“The future depends on what we do in the present.” ~Mahatma Gandhi
Question: Can you explain the trade and tariff talks between the United States and China?
Answer: The United States and China are the two most influential economies in the world today. Trade bickering began on December 11, 2001 when China joined the World Trade Organization (WTO) opening its ability to trade globally.
China’s export success is known worldwide by virtue of the phrase “Made in China.” These exports created trade deficits with other countries meaning that the U.S. and many other countries import more than they export to China. China is ambitious and knows that continued growth is important. Slowed growth could bring political and social instability in a country with around one billion people.
China has tried to encourage consumption and urbanization. Other initiatives include the One Belt One Road (OBOR). On February 2, 2018 this column addressed the concept in the article titled “Makers, Takers and Stuff.” Here’s the link: www.coastalbreezenews.com/articles/makers-takers-and-stuff/
China wants to excel in all major technology, pharmaceutical and consumer sectors. These sectors rely on intellectual know-how rather than just a cheap labor force. The United States decided to levy new tariffs and other trade impediments trying to narrow the gap in the trade imbalance. The problem with this approach is that China is a big purchaser and holder of U.S. debt or Treasury Bills and Notes. Upsetting the Chinese too much could cause upset in this arena. Likewise, if China antagonizes us too much, they could face serious trade impediments.
For the time being, negotiations between U.S. and Chinese officials are geared to substantially reduce the U.S. trade imbalance with China. “The focus is on increasing exports from the U.S. to China of energy and agricultural products and to focus on cooperation of intellectual property protection. The most recent agreement calls for a delay in the implementation of tariffs and could delay the Treasury’s report on restriction on Chinese investments in certain industries and technology.”
Ironing out the specific details will be the challenge with the final outcome being a negotiated deal. One important point will be the Trump administration’s willingness to take actions to block Chinese companies from key U.S. technologies, which is a leverage technique if trade talks begin to break down.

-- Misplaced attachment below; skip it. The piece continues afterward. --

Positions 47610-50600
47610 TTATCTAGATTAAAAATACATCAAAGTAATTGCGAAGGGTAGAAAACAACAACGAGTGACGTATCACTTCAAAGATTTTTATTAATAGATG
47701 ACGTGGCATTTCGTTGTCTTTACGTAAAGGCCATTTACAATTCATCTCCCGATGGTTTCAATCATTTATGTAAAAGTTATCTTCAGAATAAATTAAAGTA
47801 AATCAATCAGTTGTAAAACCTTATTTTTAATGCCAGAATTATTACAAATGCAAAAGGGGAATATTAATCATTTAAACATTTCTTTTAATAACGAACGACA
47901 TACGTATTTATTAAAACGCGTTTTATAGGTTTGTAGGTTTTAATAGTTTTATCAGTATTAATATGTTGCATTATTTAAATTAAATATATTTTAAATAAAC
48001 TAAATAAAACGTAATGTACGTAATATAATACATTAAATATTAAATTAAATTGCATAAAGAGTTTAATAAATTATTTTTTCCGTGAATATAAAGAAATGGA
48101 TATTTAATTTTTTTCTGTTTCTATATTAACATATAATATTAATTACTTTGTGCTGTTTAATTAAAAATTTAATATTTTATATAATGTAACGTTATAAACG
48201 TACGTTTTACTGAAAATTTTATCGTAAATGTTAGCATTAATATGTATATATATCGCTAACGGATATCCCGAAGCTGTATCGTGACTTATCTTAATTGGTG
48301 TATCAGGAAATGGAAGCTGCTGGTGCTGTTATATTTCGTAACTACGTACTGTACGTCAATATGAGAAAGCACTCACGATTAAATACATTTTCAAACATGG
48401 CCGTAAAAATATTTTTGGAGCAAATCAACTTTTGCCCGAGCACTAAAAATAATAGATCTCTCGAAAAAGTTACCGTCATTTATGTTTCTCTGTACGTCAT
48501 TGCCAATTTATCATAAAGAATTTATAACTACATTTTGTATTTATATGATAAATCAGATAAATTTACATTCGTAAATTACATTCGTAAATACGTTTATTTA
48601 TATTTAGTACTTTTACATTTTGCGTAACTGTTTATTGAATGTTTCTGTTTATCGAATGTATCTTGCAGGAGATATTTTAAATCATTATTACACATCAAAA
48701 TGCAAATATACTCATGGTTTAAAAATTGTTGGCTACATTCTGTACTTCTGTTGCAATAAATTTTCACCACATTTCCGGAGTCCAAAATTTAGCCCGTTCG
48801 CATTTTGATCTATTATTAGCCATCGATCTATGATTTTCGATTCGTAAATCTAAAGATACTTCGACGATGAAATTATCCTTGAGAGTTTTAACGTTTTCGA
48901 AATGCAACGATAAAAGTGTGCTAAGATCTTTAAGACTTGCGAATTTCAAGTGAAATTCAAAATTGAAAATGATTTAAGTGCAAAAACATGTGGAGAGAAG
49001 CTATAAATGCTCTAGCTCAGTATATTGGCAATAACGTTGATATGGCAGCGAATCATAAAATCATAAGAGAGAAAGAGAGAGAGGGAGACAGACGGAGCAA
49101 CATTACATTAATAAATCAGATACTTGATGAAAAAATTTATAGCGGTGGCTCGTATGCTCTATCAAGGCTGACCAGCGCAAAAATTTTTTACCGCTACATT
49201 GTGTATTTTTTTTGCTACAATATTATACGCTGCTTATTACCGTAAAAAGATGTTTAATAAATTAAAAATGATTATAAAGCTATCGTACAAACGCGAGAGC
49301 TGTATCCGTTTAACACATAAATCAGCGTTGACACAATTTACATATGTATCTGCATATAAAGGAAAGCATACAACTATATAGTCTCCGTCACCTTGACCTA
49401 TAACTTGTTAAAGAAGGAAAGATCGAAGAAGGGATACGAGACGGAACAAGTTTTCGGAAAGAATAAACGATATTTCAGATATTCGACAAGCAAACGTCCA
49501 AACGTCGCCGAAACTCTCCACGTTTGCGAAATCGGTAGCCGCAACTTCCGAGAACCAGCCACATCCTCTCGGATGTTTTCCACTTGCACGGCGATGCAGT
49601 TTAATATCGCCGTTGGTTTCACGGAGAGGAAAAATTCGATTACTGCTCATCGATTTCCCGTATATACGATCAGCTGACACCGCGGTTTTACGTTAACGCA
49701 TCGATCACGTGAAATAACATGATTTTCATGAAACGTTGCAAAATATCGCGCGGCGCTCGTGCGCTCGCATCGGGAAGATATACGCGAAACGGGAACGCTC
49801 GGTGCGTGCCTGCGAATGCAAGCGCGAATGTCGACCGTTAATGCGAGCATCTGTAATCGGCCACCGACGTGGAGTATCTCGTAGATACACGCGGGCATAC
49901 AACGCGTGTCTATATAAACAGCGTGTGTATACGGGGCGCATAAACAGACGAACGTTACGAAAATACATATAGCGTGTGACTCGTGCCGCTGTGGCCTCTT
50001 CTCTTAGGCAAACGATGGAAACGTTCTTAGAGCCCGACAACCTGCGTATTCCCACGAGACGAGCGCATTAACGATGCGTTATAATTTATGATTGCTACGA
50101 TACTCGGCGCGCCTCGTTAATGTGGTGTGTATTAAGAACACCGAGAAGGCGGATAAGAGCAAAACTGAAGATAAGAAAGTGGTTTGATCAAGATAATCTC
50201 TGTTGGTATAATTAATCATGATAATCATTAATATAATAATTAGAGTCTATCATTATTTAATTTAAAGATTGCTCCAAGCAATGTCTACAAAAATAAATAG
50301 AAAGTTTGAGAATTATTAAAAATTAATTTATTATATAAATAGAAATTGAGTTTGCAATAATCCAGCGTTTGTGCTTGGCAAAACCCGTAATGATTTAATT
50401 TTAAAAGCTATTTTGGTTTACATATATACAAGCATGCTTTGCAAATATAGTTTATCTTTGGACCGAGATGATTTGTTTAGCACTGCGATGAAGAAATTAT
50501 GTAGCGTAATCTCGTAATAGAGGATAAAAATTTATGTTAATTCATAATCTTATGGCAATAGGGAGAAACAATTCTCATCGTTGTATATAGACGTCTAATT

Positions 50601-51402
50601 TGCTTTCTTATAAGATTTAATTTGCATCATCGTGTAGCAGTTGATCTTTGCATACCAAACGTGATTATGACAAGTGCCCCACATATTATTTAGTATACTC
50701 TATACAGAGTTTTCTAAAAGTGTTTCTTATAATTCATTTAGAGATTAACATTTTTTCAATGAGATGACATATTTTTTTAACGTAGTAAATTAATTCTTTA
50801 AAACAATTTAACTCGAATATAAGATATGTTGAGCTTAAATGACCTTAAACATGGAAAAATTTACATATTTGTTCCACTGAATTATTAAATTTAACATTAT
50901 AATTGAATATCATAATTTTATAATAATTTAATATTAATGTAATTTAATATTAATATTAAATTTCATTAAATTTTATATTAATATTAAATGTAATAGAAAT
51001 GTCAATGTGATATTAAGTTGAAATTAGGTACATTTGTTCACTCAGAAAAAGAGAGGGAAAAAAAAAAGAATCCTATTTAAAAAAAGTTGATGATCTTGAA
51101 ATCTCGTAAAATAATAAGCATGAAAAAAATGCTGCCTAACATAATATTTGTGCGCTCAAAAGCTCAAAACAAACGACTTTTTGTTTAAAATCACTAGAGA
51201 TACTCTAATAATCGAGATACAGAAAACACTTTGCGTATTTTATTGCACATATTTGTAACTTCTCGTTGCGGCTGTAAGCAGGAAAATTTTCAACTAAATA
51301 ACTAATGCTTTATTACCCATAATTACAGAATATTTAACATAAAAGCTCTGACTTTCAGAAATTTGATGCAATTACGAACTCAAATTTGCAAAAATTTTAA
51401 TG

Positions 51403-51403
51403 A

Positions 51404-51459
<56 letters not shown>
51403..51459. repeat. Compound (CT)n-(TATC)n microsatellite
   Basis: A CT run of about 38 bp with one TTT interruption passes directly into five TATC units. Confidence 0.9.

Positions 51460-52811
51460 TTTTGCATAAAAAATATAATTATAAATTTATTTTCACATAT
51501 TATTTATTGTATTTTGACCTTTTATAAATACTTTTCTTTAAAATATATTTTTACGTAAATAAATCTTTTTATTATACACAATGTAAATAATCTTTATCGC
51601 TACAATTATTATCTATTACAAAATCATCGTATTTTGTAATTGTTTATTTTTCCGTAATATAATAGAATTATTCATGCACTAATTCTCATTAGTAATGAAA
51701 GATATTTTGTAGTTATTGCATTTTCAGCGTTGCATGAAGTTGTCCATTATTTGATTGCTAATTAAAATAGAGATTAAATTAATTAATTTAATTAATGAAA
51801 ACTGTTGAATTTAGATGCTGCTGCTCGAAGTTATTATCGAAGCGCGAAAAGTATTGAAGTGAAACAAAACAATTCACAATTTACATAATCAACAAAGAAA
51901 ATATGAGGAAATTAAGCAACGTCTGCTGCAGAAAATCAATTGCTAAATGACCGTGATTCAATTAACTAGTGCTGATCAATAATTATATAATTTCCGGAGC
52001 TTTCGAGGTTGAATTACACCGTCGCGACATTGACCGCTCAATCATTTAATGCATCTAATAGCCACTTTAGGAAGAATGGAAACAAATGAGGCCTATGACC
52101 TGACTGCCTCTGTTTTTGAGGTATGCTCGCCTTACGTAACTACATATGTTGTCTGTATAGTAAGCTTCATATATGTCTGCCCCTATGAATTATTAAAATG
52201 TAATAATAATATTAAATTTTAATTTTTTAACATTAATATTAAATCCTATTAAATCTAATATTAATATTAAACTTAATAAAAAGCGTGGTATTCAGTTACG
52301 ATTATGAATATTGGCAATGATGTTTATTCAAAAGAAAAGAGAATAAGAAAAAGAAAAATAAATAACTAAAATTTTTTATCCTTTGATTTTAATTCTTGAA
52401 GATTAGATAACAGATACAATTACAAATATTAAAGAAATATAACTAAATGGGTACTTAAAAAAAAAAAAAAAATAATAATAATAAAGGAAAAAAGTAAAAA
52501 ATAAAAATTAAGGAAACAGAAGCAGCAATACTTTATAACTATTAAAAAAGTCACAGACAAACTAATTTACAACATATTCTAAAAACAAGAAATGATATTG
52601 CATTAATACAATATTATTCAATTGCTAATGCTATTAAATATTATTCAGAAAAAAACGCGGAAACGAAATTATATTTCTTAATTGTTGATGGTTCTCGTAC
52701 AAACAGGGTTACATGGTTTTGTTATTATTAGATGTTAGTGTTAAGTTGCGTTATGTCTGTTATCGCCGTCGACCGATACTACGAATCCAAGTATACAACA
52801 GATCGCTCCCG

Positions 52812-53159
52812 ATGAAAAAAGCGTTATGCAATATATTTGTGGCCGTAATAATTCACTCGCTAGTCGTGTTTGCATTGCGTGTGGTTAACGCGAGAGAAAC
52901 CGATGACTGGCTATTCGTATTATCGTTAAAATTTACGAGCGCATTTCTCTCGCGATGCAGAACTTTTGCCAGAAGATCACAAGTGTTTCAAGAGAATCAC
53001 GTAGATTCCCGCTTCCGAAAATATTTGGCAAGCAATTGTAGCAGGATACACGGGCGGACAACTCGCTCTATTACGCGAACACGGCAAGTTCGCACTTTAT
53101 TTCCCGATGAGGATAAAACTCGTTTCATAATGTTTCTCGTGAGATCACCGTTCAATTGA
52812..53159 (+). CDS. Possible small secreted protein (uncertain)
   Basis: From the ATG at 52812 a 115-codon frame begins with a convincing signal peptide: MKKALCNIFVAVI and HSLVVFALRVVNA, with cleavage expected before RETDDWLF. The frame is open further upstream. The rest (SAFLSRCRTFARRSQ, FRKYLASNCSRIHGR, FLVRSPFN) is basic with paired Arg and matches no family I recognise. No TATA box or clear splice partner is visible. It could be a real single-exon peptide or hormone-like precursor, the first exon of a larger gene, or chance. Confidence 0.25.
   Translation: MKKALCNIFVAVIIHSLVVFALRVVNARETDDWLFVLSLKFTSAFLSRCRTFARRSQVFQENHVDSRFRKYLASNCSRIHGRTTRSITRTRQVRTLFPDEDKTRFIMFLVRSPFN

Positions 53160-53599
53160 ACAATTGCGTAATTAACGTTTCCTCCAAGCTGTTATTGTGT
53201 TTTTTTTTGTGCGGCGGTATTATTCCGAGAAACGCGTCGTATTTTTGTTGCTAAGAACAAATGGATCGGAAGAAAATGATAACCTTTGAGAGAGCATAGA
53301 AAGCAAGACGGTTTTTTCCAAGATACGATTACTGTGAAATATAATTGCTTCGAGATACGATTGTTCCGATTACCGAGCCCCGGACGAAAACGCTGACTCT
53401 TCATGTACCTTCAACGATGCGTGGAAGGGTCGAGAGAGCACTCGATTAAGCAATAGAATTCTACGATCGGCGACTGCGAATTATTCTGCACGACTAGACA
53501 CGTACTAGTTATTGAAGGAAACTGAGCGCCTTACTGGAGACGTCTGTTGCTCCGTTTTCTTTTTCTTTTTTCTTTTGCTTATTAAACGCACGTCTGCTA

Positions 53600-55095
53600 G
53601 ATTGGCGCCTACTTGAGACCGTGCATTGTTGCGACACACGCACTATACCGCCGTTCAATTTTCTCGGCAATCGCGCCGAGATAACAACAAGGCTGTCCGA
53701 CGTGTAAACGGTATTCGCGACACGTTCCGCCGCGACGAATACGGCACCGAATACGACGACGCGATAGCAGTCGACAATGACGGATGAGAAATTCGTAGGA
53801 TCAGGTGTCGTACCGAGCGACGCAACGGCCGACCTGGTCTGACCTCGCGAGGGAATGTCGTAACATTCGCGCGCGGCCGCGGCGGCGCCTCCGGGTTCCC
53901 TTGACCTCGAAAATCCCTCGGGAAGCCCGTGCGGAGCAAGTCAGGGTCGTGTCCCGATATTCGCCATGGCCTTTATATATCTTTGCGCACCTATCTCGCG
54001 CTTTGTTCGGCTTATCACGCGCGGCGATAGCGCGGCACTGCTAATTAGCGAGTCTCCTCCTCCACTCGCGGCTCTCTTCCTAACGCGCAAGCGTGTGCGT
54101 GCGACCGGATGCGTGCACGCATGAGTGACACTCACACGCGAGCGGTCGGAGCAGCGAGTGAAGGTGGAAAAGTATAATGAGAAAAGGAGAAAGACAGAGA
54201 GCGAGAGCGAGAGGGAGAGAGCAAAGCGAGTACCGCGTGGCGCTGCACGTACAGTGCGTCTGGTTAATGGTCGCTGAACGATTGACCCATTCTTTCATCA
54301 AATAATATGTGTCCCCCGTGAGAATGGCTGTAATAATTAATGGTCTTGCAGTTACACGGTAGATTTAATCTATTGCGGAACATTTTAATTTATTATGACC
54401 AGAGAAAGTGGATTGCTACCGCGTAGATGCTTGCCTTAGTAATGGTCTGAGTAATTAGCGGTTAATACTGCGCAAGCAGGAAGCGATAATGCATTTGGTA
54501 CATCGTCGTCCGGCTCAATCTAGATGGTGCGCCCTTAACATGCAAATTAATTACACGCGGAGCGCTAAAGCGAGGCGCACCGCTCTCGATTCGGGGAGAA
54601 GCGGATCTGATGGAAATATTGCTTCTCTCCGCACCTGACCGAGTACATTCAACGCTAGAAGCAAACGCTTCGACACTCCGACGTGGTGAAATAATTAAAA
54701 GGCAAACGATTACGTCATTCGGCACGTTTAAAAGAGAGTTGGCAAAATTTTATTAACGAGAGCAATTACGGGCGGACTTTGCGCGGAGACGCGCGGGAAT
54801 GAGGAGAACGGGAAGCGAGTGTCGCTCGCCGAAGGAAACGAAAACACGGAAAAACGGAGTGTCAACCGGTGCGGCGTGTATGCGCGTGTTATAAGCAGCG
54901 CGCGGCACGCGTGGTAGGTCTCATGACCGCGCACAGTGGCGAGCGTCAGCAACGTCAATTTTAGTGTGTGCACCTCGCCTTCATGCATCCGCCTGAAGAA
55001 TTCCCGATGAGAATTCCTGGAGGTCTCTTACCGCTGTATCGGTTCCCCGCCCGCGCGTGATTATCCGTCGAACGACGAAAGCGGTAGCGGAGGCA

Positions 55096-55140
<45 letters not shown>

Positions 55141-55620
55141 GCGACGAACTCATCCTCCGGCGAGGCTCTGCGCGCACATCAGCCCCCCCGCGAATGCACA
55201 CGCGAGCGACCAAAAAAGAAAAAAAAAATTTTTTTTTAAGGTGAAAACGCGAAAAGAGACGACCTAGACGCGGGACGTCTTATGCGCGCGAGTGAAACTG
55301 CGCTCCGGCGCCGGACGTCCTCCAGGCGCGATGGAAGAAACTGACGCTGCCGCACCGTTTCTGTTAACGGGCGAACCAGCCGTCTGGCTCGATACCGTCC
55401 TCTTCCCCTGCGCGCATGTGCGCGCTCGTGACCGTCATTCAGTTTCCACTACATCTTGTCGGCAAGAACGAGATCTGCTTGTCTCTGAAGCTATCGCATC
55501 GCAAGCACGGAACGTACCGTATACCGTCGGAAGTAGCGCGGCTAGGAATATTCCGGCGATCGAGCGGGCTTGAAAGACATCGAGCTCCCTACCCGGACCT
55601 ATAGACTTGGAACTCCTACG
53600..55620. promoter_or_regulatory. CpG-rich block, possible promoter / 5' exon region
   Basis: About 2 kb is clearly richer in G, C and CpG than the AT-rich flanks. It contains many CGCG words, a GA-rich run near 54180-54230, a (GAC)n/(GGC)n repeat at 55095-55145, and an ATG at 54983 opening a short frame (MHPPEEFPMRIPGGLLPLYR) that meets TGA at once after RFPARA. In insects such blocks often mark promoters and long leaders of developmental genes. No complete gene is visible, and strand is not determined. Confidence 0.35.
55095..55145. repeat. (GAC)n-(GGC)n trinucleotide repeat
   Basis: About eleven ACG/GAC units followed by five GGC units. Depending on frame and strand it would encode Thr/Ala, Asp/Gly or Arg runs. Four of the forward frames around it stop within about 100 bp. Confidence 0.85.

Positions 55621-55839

These are potentially positive moves yet the final deal will tell the tale. A statement released late in May highlighted China’s willingness to “substantially reduce the trade deficit with the U.S. The Trump administration is targeting a reduction of $200 billion in the annual trade deficit which is currently at $335 billion.”
If China commits to increased energy purchases from the U.S., our infrastructure investment would likely increase, resulting in job creation. “Treasury Secretary Steven Mnuchin set an expectation of an increase between 35 and 40% in agricultural exports in 2018 and doubling energy purchases over the next three to five years. Talks will continue.”
Protection of intellectual property remains a key focus of the negotiations. Reports call for modification of laws and regulations by the Chinese, but specifics have not been announced.
“Congress is working to change the regulatory approval process for foreign investment in U.S. companies. The changes are clearly targeted at China and are concerned with transfers of critical technology and intellectual property. The issues are a concern for global markets. Uncertainty complicates trade negotiations.”
At different times different countries will likely have competitive advantages with labor, manufacturing, natural resources and education. Over the past two decades the internet has increased the power of globalization shifting competitive forces along the way. China and the U.S. are at the economic pinnacle of global trade and therefore in important discussions pertaining to these matters. Stay focused and plan accordingly.
Raymond James Research Department, “Trade Wars on Hold, for Now,” Ed Mills, Washington Policy Analyst.
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